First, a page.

The orange line rises whenever keys are used. The blue line rises whenever used keys have "cooled down" over 10 minutes and become available for re-use. The blue area between the two lines shows how many keys are available for use – when the red and blue lines meet all keys have been used and none are available until the blue line rises again. You can see that the shape of the blue line in the top-right of the graph replicates the shape of the orange line in the bottom-left, as the keys that were used on the left become ready again on the right.

## Buckets

All the solutions I'm going to discuss involve buckets. The general idea is that as we use keys we group them up in an "active" bucket, and at some point we set the active bucket aside (and don't add any more keys to it), and use another bucket as the active one. After a bucket has been set aside for 10 minutes to "cool down", we recover all the keys from that bucket. By grouping keys into buckets, we only need to store a timestamp for the bucket. By choosing when to set the buckets aside and how many buckets to use we can try to meet our relaxed requirements.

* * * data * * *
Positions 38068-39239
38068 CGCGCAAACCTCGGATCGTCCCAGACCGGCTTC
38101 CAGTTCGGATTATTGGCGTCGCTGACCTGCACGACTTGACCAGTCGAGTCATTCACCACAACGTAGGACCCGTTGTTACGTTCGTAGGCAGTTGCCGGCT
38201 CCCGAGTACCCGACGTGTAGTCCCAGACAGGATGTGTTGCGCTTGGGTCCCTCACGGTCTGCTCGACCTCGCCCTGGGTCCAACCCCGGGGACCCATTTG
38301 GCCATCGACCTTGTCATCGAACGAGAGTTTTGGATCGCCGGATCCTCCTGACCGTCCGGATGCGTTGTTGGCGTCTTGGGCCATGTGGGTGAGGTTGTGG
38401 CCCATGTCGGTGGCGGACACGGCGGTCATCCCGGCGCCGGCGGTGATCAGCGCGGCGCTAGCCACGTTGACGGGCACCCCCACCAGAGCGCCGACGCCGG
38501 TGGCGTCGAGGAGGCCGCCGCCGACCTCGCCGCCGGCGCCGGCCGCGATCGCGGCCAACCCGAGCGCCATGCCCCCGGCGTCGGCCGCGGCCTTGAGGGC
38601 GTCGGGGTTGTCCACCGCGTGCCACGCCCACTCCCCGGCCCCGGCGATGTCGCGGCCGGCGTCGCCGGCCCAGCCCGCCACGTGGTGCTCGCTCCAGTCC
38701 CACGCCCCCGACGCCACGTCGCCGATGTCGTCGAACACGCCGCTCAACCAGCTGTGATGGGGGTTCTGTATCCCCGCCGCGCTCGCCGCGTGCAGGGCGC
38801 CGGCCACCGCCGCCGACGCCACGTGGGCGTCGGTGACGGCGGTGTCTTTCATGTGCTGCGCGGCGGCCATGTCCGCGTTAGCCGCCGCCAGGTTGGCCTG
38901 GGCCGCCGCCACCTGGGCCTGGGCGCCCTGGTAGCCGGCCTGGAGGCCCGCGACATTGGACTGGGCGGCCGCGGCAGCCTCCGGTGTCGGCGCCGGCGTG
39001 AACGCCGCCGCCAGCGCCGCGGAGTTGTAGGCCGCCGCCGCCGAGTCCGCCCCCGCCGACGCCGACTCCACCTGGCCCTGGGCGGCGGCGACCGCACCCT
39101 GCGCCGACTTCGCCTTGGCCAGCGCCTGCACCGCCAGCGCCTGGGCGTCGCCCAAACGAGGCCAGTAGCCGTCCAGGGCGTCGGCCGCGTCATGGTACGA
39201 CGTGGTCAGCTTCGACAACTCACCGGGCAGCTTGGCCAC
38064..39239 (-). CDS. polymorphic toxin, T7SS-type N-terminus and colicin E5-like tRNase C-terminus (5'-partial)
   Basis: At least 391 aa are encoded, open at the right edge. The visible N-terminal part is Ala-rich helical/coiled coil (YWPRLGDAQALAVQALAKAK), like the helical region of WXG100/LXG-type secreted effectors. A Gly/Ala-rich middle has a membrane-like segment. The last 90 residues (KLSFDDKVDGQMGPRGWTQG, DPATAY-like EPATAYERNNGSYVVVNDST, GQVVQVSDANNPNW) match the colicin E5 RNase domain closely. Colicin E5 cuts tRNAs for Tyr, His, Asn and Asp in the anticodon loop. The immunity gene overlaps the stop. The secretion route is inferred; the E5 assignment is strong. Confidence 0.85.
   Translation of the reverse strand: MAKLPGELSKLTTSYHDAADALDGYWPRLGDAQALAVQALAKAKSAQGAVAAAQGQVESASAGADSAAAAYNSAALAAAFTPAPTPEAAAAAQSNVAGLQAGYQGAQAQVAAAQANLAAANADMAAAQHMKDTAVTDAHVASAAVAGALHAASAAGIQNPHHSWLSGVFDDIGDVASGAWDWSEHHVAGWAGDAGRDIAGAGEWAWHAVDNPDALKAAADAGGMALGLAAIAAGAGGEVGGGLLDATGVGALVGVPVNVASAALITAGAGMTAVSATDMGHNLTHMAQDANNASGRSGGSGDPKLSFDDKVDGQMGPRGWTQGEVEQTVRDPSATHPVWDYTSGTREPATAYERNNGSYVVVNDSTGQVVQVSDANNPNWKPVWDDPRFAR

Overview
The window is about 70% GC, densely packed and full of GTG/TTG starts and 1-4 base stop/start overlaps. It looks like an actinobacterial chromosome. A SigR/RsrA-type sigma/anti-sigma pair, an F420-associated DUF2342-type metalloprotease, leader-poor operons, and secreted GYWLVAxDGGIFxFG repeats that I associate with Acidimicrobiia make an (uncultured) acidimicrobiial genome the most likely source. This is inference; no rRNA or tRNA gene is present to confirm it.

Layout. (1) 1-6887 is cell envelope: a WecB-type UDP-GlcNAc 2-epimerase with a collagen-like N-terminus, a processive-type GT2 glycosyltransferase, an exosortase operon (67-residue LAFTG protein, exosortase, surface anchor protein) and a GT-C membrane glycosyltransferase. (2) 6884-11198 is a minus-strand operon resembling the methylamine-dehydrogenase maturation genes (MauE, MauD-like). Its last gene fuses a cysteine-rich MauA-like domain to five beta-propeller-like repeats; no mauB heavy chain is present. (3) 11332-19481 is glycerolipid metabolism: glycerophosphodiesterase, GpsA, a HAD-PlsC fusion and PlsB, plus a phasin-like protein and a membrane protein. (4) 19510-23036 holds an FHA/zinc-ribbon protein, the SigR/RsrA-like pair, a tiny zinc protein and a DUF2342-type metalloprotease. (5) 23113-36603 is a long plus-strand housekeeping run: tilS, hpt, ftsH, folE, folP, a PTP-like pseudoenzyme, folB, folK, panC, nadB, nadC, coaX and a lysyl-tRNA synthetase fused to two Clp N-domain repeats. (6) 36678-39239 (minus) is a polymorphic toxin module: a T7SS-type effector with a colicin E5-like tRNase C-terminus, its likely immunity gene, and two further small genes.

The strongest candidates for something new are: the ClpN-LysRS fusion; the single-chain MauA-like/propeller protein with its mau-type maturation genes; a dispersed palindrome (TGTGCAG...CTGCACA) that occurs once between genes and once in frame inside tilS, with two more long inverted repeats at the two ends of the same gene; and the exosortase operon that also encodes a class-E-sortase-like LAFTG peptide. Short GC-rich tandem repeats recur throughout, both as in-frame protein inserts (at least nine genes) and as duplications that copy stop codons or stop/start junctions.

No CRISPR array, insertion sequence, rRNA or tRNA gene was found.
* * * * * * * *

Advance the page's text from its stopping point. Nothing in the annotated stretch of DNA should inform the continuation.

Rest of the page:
To meet requirement A we can use 10 buckets and swap out the active bucket every minute. Here's what it might look like:

The rectangles added to the diagram show keys held in buckets. In the light blue rectangles keys are added to the active bucket, while the dark blue rectangles show keys held in a cooling down bucket. The new green line shows the number of keys we consider free. It tracks closely to the blue line, but in places it is lower, the yellow area between them reflects where our algorithm will falsely report a smaller number of keys available than is accurate. The number of keys reported available may be a lot lower than the true value, but never for very long.